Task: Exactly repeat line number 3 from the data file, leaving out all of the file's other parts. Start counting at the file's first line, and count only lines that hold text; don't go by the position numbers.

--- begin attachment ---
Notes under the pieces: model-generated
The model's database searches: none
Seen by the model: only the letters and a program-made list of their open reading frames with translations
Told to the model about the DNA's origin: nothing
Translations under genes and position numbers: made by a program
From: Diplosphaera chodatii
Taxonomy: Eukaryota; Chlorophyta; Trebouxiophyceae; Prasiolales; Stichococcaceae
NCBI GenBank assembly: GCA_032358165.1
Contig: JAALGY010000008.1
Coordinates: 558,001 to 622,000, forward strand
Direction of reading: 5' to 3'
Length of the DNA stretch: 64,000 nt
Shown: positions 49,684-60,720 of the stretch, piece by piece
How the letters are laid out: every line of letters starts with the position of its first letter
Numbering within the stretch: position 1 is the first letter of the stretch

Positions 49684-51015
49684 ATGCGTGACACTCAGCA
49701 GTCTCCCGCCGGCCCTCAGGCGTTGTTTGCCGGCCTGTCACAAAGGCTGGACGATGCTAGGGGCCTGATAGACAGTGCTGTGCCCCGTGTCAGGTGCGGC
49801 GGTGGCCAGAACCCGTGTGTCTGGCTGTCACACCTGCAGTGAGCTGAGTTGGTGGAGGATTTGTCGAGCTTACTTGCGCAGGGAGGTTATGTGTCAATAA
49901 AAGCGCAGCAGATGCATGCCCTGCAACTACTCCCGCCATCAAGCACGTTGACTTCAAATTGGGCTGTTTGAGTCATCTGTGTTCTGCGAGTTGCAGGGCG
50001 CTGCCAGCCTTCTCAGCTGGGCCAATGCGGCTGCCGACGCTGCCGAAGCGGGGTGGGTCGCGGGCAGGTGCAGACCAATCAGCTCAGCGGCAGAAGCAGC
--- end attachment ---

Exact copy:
Seen by the model: only the letters and a program-made list of their open reading frames with translations